Kingston University offers a range of postgraduate scholarships, including:
If you are an international student, find out more about scholarships and bursaries.
We also offer the following discounts for Kingston University alumni:
If you are starting a course at Kingston, you will be able to apply for a loan of up to £10,000 to study for a postgraduate masters degree.
You will be taught by an experienced teaching team whose expertise and knowledge is closely matched to the course content. The team includes senior academics and professional practitioners with industry experience. The following group of staff members are currently involved in delivering the course. Please note: this may be subject to change within the academic year.
Knights Park campus is situated on the Hogsmill River, with a restaurant and bar opening on to the waterside. The relatively small campus has a friendly, creative feel and includes a reception area with a gallery, art shop and the light and airy open-plan library.
The workshops and studios are open for creative exploration and offer you plenty of opportunities to collaborate on projects and share ideas, whether you are studying or researching. Building on this open approach, there are many adaptable architecture studio and workshop spaces, designed by Stirling Prize-winning Haworth Tompkins, alongside active breakout spaces.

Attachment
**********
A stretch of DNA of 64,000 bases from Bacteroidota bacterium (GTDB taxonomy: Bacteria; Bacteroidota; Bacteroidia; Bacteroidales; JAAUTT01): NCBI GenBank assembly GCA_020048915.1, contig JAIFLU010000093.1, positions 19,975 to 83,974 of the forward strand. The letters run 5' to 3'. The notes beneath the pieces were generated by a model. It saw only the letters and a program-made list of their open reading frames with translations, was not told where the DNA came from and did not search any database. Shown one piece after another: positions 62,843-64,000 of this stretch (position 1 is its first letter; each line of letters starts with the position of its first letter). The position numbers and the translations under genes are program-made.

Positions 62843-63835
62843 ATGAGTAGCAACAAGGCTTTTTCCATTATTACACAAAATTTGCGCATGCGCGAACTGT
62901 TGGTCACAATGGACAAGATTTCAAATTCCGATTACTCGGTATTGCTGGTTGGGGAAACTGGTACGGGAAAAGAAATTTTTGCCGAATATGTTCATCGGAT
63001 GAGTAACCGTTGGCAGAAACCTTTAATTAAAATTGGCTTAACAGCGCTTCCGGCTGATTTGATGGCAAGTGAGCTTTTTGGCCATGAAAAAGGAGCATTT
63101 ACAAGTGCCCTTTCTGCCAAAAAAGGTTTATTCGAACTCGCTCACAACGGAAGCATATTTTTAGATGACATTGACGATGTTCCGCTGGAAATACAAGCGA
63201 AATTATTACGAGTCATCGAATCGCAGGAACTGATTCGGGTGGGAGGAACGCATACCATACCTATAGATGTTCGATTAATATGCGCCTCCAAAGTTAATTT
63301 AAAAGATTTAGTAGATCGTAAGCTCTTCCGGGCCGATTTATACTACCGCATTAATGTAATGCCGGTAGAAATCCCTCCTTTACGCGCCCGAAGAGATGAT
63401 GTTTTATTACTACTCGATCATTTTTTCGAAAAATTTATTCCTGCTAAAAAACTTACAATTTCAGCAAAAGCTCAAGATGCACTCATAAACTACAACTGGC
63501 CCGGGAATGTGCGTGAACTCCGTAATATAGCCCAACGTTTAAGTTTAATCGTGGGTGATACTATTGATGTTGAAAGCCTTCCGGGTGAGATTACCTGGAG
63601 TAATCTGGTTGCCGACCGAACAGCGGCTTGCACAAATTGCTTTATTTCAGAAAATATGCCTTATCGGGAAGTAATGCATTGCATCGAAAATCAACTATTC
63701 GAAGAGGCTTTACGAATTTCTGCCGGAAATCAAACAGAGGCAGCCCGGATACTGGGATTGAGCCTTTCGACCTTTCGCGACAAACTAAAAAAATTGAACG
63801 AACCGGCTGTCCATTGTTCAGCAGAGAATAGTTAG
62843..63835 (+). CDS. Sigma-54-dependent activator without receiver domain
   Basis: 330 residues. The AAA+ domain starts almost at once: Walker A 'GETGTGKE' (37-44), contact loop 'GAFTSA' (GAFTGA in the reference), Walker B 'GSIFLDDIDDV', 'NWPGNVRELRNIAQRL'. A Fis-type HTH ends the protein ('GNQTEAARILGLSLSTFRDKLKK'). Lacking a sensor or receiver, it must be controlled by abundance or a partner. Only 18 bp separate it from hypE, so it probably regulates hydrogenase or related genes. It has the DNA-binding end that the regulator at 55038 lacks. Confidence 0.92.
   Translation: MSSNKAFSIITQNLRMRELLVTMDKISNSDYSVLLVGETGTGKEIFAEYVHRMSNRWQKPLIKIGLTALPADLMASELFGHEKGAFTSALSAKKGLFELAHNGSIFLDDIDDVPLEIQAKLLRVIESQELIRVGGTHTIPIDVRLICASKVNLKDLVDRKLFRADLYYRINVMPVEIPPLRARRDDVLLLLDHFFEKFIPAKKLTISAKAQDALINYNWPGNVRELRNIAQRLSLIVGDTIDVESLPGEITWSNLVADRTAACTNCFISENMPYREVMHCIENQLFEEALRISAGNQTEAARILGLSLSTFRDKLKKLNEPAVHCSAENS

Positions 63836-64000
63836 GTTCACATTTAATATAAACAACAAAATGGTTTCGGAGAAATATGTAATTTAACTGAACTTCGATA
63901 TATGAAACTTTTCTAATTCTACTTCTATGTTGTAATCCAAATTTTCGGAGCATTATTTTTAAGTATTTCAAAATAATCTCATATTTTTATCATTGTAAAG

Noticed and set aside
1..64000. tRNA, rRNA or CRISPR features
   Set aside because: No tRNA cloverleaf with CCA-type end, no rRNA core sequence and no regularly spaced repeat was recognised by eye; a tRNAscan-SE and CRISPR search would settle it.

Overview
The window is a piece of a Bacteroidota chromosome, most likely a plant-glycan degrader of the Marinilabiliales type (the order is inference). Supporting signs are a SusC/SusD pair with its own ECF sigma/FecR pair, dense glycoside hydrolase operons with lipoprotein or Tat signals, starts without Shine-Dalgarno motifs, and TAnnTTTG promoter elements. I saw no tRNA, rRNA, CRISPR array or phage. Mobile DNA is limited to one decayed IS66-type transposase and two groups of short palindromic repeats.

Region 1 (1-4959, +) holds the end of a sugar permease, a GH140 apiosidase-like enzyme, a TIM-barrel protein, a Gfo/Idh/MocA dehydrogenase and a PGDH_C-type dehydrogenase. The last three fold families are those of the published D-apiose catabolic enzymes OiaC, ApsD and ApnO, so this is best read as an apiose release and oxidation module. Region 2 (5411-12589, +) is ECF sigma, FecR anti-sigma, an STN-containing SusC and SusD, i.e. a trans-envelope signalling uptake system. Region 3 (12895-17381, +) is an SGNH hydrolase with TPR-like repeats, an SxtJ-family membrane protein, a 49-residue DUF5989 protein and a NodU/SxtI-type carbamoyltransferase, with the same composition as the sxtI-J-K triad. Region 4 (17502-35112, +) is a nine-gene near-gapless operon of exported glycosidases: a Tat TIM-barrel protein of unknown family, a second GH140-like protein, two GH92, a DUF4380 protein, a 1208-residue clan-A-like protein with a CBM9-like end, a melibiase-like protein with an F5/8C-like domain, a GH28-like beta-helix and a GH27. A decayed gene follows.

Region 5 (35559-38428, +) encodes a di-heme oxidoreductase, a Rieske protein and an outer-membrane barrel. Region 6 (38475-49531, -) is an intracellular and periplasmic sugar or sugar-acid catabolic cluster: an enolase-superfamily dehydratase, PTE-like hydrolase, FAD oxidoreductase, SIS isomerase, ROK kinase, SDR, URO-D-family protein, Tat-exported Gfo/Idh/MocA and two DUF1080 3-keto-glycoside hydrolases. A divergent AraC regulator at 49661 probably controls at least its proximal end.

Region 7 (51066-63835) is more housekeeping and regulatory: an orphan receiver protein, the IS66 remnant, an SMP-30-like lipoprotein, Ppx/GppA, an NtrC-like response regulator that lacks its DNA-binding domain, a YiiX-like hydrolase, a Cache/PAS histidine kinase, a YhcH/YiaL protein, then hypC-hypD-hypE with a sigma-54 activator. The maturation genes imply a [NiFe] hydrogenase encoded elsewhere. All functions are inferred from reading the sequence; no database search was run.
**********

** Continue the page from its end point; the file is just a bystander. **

At the heart of the building are state-of-the-art workshop facilities, which include:
All our facilities are open access, meaning you can use them whenever you want, whatever degree you're studying.
The University has its own on-site galleries, including:
Kingston is just a 30-minute train journey away from central London. Here you can access world-famous museums and galleries.
Students come from a wide range of professions and disciplines. Advice is offered throughout, to encourage you to develop your career and build on your existing knowledge and skills.
The Historic Building Conservation MSc helps prepare you for roles such as:
The course team works with a variety of different organisations, including Historic Royal Palaces, building preservation trusts, Historic England, specialist practitioners, craftsmen and contractors.
You will be encouraged to engage closely with the diverse businesses that make London one of the most important centres for the creative industries. Our industry connections mean we provide unique study opportunities, such as: